O2 sensor/air fuel meter with 100LL?


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Dan Thomas

Well-Known Member
Sep 17, 2008
100ll is ok for the engine. There is no issue there. The issue is O2 sensors are of a generation after leaded car gas. Catalytic converters can’t run on 100ll. There was no need to to develop an O2 sensor to use 100ll. Using an O2 sensor can be somewhat handy but it is only going to give an average of how many cylinders are tied to that pipe up wind of the sensor. Airplanes tend to run temp sensors. At work we run one in each exhaust, each cylinder head, and one on the turbo inlet. The mixture is extrapolated from that crossed with the fuel flow. If you want the efi to run on an o2 sensor like your car, you either have to run unleaded gas or be ready for the engine to run on a limp home mode when it gets fouled.
Something to know and remember: 100LL has four times the lead that 80 did, and 80 was pretty close to the old leaded Mogas. That extra lead causes much faster sparkplug fouling in aircraft engines designed to run on 80, and it doesn't do the oil much good, either. Converted auto engines could suffer the same way, especially if they're liquid-cooled.

Straight 100 (the green stuff) had eight times the lead of 80. Don't see it or 80 anymore. Once in a while I'll hear of some airport having 80, but it would be rare. What refinery is going to bother with such tiny volumes?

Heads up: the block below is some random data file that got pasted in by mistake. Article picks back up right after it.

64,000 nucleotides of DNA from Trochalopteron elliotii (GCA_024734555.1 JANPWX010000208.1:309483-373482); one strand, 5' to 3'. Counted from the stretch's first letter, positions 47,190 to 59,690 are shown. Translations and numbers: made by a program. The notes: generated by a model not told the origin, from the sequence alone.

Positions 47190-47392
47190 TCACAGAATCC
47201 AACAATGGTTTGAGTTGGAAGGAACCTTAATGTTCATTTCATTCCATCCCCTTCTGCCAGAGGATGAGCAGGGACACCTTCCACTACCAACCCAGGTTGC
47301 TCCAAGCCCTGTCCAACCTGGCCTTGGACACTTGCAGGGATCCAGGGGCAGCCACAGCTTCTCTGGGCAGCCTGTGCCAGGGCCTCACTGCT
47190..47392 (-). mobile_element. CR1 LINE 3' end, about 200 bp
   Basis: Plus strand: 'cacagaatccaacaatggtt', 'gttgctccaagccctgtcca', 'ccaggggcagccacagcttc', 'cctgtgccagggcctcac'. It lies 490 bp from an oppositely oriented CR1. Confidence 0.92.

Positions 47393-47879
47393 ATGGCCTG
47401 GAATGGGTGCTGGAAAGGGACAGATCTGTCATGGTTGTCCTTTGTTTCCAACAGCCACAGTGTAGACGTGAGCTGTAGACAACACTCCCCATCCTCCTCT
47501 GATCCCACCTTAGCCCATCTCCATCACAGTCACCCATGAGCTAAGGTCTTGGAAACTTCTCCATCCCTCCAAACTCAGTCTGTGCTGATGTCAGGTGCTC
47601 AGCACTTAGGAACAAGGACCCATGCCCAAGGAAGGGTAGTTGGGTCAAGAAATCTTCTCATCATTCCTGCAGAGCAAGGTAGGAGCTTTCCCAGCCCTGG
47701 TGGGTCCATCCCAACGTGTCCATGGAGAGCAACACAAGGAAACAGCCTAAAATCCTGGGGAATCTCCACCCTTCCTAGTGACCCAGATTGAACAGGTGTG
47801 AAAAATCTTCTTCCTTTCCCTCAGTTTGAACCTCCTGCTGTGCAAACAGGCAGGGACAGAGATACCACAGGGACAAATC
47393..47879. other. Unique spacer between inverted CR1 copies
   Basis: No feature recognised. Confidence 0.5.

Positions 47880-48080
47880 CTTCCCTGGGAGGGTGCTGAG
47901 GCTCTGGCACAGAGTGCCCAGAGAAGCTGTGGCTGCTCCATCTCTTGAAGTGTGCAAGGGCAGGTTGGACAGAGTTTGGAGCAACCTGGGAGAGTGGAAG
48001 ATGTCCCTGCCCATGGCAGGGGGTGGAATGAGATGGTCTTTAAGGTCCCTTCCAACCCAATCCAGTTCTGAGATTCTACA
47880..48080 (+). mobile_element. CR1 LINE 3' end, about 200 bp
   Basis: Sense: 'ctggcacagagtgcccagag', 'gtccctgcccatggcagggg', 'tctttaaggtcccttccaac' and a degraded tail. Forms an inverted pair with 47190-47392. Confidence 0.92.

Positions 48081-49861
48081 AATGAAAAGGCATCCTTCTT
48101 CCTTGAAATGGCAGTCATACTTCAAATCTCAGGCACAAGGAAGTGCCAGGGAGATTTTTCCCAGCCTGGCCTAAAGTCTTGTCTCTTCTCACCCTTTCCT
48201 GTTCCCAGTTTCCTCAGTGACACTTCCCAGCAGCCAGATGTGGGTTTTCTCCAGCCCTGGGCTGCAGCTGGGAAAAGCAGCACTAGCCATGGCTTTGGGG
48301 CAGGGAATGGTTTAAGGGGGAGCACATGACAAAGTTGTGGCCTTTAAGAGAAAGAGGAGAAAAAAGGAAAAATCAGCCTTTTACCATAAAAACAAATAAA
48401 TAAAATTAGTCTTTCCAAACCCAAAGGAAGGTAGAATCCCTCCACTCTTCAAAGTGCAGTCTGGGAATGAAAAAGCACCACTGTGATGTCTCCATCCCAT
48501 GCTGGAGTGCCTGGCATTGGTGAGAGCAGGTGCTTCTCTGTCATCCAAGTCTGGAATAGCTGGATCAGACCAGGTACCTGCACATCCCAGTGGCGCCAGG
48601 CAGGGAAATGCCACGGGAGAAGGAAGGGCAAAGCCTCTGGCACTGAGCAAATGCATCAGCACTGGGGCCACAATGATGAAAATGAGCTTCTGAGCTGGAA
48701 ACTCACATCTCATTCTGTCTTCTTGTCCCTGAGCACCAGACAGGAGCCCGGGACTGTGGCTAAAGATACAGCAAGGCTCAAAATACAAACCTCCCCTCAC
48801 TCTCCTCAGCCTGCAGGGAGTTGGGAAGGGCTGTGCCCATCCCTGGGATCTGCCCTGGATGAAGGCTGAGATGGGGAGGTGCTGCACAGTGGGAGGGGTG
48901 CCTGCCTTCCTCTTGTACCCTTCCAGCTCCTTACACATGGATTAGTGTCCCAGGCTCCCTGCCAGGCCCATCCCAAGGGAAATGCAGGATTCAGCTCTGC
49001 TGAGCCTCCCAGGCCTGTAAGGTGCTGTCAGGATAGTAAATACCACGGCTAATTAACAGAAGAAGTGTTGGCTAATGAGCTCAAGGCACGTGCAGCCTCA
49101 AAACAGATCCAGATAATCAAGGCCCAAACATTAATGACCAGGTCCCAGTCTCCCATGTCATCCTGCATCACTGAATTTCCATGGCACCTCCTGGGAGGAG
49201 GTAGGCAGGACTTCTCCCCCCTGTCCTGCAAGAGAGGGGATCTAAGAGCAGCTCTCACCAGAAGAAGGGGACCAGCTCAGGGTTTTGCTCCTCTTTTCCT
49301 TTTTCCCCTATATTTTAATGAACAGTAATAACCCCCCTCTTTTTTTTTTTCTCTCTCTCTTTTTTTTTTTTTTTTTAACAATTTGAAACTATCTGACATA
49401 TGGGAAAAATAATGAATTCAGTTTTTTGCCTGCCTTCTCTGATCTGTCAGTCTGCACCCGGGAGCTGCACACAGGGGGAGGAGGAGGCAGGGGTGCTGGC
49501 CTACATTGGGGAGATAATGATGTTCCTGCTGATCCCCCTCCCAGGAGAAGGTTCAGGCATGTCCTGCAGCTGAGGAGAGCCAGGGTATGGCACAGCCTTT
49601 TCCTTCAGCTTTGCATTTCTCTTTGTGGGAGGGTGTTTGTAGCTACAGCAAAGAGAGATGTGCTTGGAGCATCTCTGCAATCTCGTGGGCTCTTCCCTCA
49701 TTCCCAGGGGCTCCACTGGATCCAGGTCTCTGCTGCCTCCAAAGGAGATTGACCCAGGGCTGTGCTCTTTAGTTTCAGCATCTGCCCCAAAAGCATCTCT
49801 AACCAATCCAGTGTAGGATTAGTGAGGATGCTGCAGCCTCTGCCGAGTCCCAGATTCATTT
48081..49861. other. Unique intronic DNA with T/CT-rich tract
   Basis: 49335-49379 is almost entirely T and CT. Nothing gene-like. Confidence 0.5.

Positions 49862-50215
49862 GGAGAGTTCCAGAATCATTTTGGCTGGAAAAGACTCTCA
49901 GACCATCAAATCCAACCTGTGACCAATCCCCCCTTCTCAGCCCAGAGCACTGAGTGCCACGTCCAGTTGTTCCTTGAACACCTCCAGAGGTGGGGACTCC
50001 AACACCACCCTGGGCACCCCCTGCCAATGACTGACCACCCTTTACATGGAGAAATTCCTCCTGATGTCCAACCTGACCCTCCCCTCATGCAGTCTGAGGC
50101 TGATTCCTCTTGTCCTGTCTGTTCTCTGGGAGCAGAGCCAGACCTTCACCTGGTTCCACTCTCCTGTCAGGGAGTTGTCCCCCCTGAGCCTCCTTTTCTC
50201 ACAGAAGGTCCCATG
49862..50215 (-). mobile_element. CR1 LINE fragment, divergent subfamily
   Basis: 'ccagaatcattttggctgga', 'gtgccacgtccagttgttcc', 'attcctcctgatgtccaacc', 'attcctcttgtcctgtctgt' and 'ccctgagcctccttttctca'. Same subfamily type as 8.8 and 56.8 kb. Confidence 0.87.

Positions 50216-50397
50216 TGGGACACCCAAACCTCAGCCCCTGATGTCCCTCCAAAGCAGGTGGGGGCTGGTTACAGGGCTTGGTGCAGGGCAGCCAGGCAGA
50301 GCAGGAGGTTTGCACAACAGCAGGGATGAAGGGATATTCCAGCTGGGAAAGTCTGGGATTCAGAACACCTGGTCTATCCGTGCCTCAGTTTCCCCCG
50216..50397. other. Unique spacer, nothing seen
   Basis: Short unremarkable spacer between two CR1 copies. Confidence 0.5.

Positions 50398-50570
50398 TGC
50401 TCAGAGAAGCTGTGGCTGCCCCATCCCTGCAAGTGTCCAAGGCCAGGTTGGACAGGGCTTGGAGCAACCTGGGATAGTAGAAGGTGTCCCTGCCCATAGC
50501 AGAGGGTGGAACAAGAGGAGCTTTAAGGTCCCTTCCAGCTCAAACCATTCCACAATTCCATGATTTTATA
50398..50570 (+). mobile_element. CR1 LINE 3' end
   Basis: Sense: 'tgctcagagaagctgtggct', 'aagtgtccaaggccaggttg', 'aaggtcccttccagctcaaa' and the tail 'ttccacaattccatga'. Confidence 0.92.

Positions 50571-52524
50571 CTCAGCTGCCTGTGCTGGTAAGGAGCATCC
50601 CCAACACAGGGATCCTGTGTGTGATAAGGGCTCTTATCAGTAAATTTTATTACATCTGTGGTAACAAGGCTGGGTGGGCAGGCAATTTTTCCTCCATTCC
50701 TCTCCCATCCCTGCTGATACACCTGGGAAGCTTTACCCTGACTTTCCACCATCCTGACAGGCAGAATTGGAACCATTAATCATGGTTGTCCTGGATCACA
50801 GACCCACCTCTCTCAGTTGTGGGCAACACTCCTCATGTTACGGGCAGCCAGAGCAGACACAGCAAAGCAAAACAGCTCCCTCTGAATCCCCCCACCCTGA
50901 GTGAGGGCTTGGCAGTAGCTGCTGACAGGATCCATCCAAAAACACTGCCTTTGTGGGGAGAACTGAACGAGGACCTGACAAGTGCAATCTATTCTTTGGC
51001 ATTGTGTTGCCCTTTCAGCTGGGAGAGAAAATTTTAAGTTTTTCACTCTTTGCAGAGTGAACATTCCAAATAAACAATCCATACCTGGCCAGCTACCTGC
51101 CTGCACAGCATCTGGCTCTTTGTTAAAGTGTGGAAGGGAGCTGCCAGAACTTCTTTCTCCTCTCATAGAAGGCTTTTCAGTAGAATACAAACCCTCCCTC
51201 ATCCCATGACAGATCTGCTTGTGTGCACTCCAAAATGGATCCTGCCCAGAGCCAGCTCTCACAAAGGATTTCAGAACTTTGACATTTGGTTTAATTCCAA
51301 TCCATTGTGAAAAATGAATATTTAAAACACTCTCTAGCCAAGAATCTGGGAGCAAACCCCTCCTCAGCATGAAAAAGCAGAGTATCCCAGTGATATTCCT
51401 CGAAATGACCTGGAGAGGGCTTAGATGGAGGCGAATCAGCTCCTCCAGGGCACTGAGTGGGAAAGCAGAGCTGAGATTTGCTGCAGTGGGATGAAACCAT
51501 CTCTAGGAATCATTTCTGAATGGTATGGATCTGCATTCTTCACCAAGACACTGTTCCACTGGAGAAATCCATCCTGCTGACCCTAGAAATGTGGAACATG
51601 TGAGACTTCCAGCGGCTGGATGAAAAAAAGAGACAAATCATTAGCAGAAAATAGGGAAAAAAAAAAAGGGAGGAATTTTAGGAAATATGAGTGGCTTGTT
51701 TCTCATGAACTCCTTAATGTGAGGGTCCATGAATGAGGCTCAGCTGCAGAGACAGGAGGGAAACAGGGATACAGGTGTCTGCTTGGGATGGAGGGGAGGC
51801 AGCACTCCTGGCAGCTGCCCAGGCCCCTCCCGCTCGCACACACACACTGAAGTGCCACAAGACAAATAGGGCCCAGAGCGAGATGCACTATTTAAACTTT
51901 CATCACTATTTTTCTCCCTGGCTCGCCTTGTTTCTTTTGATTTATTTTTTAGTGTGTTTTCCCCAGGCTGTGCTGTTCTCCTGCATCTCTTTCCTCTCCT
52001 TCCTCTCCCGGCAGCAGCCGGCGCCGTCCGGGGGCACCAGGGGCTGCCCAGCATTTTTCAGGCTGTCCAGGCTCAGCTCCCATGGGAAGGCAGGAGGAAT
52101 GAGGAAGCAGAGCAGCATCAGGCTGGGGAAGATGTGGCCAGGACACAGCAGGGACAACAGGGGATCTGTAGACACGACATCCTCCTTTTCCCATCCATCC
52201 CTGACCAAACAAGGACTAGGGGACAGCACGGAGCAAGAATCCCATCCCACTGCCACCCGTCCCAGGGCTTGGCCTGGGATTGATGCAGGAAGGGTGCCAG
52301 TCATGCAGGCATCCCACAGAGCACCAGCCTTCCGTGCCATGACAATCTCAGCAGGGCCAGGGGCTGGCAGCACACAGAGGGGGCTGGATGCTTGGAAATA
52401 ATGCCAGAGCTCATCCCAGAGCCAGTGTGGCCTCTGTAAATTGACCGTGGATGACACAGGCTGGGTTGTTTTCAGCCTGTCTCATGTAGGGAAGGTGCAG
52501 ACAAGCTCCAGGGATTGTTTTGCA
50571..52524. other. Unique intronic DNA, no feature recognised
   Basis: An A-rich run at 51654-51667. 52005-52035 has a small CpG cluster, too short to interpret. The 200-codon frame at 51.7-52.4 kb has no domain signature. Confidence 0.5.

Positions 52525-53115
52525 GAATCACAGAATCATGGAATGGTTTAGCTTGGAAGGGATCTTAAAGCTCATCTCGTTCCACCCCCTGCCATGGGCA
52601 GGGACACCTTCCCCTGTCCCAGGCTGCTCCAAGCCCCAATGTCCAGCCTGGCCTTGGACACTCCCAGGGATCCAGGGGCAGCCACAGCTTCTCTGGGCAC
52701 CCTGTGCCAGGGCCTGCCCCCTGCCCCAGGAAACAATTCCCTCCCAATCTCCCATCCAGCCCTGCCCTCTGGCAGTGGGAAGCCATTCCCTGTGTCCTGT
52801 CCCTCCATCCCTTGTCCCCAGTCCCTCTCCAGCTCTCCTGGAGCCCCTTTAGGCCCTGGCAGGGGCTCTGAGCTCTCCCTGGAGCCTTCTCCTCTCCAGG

Well-Known Member
Log Member
Feb 19, 2012
If we weren't such a niche market someone might have adapted optical O2 sensors for ICE on 100LL. It looks like the physics would work, but probably needs $^:eek: to develop.
If blue flame is just right and yellow rich and white hot/lean it does not seem at first glance hard...probably is though.
Lots of cheap IR meters ..also seems like a good way to measure temperatures

Hot Wings

Grumpy Cynic
HBA Supporter
Log Member
Nov 14, 2009
Rocky Mountains
  • EGO sensor - meaning 'Exhaust Gas Oxygen Sensor'
  • HEGO sensor - meaning 'Heated Exhaust Gas Oxygen Sensor'. This refers to the heater element included within the 3-wire and 4-wire types.
  • Oxygen sensor - referring to the fact that the Lambda Sensor measures the Oxygen present in the exhaust gas stream
  • O2 sensor - back to school for this one - O2 is the chemical symbol for an Oxygen molecule. The number 2 reminds us that atoms of Oxygen like to go around in pairs
  • Planar or 'Wideband' sensor - different to an ordinary Lambda, this is a more modern kind of sensor. It is fitted to engines that meet the latest emissions requirements.
  • You may hear the word 'probe' substituted for 'sensor' - eg. Lambda Probe
  • The word 'sonde' is common across mainland Europe - eg. Lambda Sonde